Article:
Celebs roped in to woo voters

Celebs roped in to woo voters

This time the Election Commission is leaving no stone unturned to increase voter turnout in the upcoming Delhi Assembly elections. The Delhi electoral office has decided to rope in Bollywood actress Soha Ali Khan and popular cricketer Virat Kohli to encourage people, especially women and youth, to come forward and cast their vote this December.

Celebrities who have a ‘Delhi-connection’ are part of this election campaign. Writer Khushwant Singh and beautician Shahnaz Husain have also been approached for
the campaigns for this year’s election.

Posters of Soha Ali Khan will be put across the City to create awareness among people. She will also be heard on radio stations and seen on television channels, urging the youth to come out in strength and vote in the upcoming elections.

But, all said and done, will these celebs actually influence the young voters? Metrolife spoke to a few youngsters on this to know their reactions.

Duhita Jagtiani, a filmmaker by profession, said, “Nowadays the youth has become very finicky about politics and political parties. They know whom to choose and it actually doesn’t make much of a difference to me. This decision might help the panwalas and all but not us. And moreover this time, I am going to go for the ‘None of the above’ button in the elections.”

It is estimated that there are around eight lakh people in the age bracket of 18 to 19 years and people in this age group are mostly reluctant to get their voter identity cards made. The major target group of the campaign is youth as well as women and aims to
encourage youngsters to take part in the electoral process by exercising their ‘Right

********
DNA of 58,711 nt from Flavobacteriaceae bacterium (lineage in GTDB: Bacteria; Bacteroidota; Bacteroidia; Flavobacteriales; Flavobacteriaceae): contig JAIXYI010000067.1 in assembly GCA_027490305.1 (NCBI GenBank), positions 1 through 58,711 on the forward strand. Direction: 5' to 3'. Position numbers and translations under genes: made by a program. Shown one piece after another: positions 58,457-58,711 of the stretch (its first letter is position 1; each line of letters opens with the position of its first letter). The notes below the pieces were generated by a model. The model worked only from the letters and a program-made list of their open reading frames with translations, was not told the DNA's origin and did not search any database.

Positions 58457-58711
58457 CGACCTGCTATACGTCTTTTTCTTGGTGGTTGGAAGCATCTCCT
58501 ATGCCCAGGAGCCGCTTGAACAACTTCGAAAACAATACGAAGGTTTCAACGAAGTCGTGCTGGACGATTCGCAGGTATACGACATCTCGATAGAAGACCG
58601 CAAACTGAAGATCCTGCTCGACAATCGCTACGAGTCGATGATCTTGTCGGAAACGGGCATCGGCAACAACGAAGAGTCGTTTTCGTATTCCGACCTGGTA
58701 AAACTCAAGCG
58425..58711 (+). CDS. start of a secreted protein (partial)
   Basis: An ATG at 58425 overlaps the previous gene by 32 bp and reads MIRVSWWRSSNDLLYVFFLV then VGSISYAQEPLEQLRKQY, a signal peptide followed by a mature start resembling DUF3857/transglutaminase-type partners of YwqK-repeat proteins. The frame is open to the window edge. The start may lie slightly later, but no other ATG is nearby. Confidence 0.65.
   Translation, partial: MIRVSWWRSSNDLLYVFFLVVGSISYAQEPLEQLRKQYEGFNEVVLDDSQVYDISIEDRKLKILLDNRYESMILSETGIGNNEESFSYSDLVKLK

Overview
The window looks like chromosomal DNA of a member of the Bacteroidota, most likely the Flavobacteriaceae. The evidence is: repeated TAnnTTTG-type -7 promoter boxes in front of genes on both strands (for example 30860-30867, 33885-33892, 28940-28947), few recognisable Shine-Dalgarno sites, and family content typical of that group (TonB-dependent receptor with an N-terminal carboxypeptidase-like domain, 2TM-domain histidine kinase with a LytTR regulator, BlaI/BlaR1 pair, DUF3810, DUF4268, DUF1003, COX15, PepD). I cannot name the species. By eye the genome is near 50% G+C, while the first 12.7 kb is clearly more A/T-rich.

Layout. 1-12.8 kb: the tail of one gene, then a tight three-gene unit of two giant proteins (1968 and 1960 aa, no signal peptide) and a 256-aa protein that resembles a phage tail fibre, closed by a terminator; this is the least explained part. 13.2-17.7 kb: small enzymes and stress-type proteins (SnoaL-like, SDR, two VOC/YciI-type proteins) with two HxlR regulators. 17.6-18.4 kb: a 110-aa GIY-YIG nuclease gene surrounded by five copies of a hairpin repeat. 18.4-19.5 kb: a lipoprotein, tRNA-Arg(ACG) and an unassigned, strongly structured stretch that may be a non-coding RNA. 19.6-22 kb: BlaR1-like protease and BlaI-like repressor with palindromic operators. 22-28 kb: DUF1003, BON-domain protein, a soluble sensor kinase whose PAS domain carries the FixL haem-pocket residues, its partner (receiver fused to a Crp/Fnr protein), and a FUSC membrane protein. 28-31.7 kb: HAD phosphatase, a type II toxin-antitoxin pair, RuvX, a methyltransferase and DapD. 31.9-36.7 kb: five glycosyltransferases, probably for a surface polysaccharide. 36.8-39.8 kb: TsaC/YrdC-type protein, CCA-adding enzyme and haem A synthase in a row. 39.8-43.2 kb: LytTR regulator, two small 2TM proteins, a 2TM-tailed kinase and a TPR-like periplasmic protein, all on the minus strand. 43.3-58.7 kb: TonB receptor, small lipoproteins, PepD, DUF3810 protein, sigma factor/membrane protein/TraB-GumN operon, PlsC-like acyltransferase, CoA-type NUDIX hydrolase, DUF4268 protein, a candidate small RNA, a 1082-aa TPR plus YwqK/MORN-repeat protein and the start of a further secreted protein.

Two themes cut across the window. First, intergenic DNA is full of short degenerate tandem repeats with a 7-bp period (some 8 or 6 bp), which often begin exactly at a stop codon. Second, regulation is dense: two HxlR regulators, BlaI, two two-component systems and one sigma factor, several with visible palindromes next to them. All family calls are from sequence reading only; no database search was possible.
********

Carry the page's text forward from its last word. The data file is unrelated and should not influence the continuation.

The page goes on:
to Vote’.

Another youngster Saurav Mallick, a copywriter, said, “Even if Amitabh Bachchan comes and asks me for my vote, I won’t change my mind. These celebs don’t influence me at all and they are only getting paid to endorse the products and in this case, it is the election. Maybe 20-30 per cent people will come in to vote after getting influenced by these ‘stars’ but I am just not affected by this. I will still go and vote for the Bharatiya Janata Party (BJP).”

According to data, the voting turnout in general elections 2009 was 51.85 per cent. Whereas, 57.58 per cent of Delhiites voted in state Assembly elections in 2008. It was reduced to 53 per cent in the latest municipal corporation polls 2012.

If on one hand, people are criticising these ‘popular faces’ in elections, there are also a few who have welcomed this decision. Rahul Verma, a software engineer and an avid cricket lover, said, “It made a huge difference to me when I heard that Virat Kohli has been roped in to help the EC in the campaign. I will definitely go and vote this year, be it any for political party.”

This initiative which has been taken up by various states in the past has yielded encouraging results in terms of enhanced voter registration coupled with significant increase in voter turnout. But, in case of Delhi, things are always uncertain.

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